On Thursday 12 and Friday 13 September, The Royal Central School of Speech and Drama and Shakespeare’s Globe co-hosted two days of events to comabat racism in theatre practice.
The 21st Century Acting: Race and Inclusive Practice – What Next? symposium explored the most crucial questions in theatre today and examined how it is currently being considered: from support during training through to accountability in the industry, how do we all engage meaningfully with student and professional actors in the mandates for inclusivity, diversity and equity in the academy and rehearsal room? As Kobna Holdbrooke-Smith articulated on the Globe stage: ‘How can we have a world where text is seen as sacred and people aren’t?’
Day one was held in The Royal Central School of Speech and Drama’s Embassy Theatre and examined themes from the perspective of staff and students within the conservatoire. Panelists included Dr Harvey Young (Boston University), Jatinder Verma (Tara Arts), Dr Farah Karim-Cooper (Shakespeare’s Globe), David Bond (the Royal Welsh College of Music and Drama), Professor Lynette Goddard (Royal Holloway), David Mumeni (Open Door), Dr Monica White Ndounou (Dartmouth College), Siiri Scott (University of Notre Dame), and Sophie Mensah (Academy of Live and Recorded Arts) as well as staff, students and alumni from Central including Kaleya Baxe, Jessica Murrain, Ben Naylor, Catherine Alexander, Jamie Wheeler and Dr Jessica Hartley.
Discussions centred around international perspectives on theatre and race in relation to actor training and the industry, an examination of access and the decolonisation of admissions processes. There was also a panel reflection on the current state of actor training in regard to cultural identity and sensitivity – as well as changes that are being made both inside and outside of the classroom in response to combatting racism.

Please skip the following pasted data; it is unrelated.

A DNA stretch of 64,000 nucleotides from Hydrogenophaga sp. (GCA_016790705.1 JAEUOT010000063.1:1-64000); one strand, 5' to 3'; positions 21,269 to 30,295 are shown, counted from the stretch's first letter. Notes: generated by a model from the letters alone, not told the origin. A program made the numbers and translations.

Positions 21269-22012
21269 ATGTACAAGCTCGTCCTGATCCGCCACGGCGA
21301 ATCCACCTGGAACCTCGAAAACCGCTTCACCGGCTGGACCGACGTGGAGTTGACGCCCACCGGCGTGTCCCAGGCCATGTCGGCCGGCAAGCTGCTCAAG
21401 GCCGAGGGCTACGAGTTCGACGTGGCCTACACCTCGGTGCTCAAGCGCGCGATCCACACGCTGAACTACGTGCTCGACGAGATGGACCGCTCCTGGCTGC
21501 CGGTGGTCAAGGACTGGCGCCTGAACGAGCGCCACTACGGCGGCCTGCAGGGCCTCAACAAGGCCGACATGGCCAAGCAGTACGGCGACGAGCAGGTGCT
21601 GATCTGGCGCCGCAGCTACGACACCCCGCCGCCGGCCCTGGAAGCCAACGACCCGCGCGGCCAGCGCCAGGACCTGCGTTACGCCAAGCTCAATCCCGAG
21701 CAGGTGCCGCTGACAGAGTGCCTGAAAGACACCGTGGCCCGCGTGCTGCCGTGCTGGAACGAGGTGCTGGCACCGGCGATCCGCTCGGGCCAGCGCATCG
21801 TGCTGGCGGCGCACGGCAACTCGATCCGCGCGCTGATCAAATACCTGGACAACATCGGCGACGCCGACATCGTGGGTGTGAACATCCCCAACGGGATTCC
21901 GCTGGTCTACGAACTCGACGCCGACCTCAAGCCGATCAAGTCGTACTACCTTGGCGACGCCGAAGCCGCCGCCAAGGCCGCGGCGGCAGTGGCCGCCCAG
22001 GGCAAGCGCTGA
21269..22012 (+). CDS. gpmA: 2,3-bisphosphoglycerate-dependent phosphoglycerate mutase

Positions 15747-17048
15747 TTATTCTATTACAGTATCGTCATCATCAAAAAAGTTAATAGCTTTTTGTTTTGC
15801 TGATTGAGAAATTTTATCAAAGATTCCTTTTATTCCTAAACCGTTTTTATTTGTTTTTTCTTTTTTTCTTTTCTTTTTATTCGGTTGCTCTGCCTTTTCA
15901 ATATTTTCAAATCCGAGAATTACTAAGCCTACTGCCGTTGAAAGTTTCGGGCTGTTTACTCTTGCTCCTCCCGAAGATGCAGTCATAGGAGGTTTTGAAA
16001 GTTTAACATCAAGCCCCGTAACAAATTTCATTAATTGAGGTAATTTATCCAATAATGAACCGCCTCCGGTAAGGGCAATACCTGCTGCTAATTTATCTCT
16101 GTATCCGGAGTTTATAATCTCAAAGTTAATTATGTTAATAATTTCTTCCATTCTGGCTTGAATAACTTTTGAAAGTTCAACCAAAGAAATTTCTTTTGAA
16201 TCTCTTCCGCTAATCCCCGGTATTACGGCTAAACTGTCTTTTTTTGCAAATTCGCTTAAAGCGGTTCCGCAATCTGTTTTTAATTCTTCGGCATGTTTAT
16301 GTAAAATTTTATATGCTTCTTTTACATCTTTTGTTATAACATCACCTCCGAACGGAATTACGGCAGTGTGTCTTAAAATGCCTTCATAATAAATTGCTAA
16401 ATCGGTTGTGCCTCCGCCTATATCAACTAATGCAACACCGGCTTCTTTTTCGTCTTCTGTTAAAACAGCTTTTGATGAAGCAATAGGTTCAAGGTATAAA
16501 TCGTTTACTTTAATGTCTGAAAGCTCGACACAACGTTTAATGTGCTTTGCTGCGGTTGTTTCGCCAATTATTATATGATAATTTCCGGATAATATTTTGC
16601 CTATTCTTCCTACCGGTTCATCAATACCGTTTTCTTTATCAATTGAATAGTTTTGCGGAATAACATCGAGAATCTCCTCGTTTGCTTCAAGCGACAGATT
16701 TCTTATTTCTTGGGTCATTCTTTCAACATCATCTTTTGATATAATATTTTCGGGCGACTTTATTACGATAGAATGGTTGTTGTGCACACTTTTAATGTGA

Day two took place in the Sam Wanamaker Playhouse at Shakespeare’s Globe and focused on industry practice more broadly. Featuring discussions with actors Sarah Amankwah, Nina Bowers, Leaphia Darko, Kobna Holdbrooke-Smith and chaired by the Globe’s Dr Farah Karim-Cooper, the responsibility of theatres and production companies to ‘care’ for their actors in diversely cast productions and within an ever-evolving industry were considered. Other panelists on the day included theatre director Federay Holmes, Stella Kanu (LIFT), writer, director and producer Steven Kavuma, and Professor Sonia Massai (Kings College London) who examined the problematic notion of ‘colour-blind’ casting alongside ever-evolving casting practices. The event closed with a ‘long-table’ dialogue, led by Central’s Dr Sylvan Baker, surrounding the challenges of white privilege and its impact on actors. The audience left with a renewed perspective on insurgency, reparation and the desire to work together as accomplices within the fight for equality.
The symposium was co-convened by Central’s Dr Jessica Hartley (Course Leader for MA Actor Training and Coaching, and Dr Jay Skelton (Lecturer on the MA Actor Training and Coaching course) along with Dr. Farah Karim-Cooper (Head of Research at The Globe).
Dr Jessica Hartley said:
‘Jay Skelton and I created this symposium in response to a question from an incoming MA student – ‘How will Central ensure that the experience I had in my last drama school isn’t repeated in this one 20 years later?’ Together Jay and I work towards supporting the future actor trainers, who will be changing the field, and working inclusively with actors in conservatoires, theatres and on film.